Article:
Sarah Hughes’s article in yesterday’s The Guardian, “From Peaky Blinders to Taboo, How TV’s History Man Is Shaking Up Period Drama,” helped me focus a question I’d been trying to frame for awhile. In the article, Hughes explores Steven Knight’s writing of historical drama, getting him to discuss his philosophy of writing and history. The entire piece is worth reading, but here’s the passage that struck me:
So would it be fair to describe Knight’s television dramas as a form of alternative history, dealing with those stories that can’t be contained or easily explained away?
He nods. “Yes, exactly. Historians like to find patterns because that’s their job, they want a pattern that can be referred back to, or to view an event as part of a bigger pattern, but for people living their lives during that time it’s not like that.
“[A] form of alternative history.” That’s the idea I want to work with, and it brings me, strangely enough, to fanfiction and the question I’d like to ask Steven Knight:
How do you feel about fans writing their own fics,
“a form of alternative history,” using Peaky Blinders?
First, a confession. I’m not a fanfic reader. That’s not a commentary on the genre itself. Rather, I’ve tried, and it just doesn’t work for me. One of the things I like about watching the TV show is that the characters’ thoughts and motives aren’t always made clear. I puzzle through those gaps myself, and it’s part of the pleasure of watching. Fanfic, however, tends to make those motivations very clear, and as a consumer, I find that frustrating. Let me be clear: That’s my hangup as a reader and viewer. What fanfic means I find fascinating.
If you’re interested, there are plenty of Peaky Blinders fanfic sites. Here are a few:
To visit these sites is to find an alternative Peaky Blinders universe where Grace lives, new characters exist, and unexpected relationships and histories emerge. And NomDeGuerre’s Tumblr shows the appetite for this kind of storytelling.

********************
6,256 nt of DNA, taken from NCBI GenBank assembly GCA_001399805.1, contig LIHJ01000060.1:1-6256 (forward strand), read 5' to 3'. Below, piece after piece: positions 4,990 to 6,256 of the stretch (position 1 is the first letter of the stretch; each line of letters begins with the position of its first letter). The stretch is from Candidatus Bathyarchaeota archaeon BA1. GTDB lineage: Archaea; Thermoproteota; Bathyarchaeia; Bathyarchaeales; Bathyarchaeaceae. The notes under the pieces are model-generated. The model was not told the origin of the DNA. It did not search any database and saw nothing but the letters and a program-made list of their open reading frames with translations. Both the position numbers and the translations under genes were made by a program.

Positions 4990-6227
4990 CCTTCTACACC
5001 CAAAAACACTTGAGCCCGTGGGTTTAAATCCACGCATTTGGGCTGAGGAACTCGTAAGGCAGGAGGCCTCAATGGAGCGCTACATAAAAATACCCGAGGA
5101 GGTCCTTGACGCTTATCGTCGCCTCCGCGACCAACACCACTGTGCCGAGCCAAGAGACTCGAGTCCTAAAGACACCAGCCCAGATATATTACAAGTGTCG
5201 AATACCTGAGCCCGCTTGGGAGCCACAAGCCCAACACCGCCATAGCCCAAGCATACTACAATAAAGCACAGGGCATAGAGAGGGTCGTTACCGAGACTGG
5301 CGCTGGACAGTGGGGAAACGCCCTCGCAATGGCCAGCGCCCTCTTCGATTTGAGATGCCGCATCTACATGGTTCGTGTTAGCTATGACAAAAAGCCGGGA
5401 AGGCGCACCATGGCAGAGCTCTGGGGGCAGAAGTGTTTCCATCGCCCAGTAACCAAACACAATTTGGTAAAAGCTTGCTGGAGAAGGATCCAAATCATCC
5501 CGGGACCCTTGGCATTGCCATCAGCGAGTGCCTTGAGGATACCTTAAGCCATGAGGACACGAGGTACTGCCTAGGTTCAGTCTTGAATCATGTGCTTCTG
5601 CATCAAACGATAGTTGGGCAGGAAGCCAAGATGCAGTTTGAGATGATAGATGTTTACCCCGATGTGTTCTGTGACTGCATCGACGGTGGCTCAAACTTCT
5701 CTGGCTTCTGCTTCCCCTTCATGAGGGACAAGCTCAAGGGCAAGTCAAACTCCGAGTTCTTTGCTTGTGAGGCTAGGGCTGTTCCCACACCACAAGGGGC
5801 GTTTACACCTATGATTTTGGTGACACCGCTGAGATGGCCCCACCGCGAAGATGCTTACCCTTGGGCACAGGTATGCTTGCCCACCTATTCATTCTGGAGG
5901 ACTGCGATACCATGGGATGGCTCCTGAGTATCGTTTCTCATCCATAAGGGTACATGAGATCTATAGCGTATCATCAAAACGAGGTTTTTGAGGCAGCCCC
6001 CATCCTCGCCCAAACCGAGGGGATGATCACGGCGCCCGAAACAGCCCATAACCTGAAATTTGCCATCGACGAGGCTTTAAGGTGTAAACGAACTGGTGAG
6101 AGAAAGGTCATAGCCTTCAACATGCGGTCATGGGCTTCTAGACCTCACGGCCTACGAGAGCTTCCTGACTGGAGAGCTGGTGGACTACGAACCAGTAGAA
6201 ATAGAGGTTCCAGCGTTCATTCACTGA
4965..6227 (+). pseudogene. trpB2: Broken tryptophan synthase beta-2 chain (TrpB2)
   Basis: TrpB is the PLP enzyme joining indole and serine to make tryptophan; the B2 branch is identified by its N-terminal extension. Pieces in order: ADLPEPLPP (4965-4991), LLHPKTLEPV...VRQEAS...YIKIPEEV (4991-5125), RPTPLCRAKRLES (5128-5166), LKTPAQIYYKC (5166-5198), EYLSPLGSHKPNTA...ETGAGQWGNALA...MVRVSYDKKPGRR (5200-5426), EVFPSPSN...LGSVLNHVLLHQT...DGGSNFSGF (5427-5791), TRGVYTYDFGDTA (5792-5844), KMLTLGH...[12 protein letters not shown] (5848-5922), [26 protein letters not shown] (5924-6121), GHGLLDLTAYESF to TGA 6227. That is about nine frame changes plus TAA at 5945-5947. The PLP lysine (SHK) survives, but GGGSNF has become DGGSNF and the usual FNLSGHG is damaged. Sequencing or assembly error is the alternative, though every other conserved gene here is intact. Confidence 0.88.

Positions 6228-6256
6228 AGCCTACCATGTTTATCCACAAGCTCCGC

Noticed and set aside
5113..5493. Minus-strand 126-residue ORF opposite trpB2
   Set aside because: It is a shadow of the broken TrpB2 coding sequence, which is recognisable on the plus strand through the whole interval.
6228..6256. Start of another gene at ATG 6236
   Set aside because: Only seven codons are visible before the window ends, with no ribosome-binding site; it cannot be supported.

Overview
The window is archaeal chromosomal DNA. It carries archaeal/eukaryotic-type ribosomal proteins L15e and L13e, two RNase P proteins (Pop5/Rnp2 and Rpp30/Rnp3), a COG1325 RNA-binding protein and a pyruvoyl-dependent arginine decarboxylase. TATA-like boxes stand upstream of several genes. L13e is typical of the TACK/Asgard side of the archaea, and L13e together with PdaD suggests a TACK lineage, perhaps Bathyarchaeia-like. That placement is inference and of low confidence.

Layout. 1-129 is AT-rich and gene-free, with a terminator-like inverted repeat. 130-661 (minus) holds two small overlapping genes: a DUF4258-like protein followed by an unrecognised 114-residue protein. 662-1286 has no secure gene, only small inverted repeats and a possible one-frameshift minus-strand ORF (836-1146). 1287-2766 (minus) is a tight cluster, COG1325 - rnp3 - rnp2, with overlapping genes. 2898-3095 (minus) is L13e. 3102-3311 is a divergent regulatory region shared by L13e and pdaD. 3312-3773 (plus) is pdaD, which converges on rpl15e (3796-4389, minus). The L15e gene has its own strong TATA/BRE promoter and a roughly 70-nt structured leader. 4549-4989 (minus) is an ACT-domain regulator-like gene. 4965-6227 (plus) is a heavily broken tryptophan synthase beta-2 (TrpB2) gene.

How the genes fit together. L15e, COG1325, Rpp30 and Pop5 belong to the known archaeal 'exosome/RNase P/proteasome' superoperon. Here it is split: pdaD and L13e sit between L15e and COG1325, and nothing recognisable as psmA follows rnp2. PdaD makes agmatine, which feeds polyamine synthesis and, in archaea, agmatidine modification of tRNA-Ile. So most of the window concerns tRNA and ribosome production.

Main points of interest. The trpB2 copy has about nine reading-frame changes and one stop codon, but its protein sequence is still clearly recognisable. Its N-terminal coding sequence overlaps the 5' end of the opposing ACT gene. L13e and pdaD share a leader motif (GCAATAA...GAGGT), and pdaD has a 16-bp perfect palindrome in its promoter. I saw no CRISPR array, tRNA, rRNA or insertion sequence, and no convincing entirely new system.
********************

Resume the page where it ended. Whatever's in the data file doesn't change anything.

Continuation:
The academic writing on fanfic is extensive — let me make a few recommendations:
- Anne Jamison and Lev Grossman’s Fic: Why Fanfiction Is Taking Over the World
- Katherine Larsen and Lynn S. Zubernis’s Fangasm: Supernatural Fangirls
- Henry Jenkins’s Textual Poachers: Television Fans and Participatory Culture
- Karen Kellekson and Kristina Russe’s The Fan Fiction Studies Reader
As Larsen and Zubernis write about the critical consensus:
[F]anfiction constitutes a site of resistance, a chance for fans to take control of characters and in some cases to fix what’s “wrong” (at least as they see it) with their favorite shows, filling in gaps in the source text, providing backstory where none existed, fleshing out or inserting characters as needed in order to create a text that fits the needs of the reader.”
Perhaps no one has put it as well as Lesley Goodman in “Disappointing Fans: Fandom, Fictional Theory, And The Death Of The Author” (Journal Of Popular Culture 48.4 : 662-676):
The rule-breaking aspects of fandom have thus often been at the center of academic fan studies: indifference to copyright laws and capitalist models of artistic labor, the insistence on representing what the mainstream media refuses to represent (particularly feminine or queer forms of desire), the rejection of the distinction between author and reader . . . .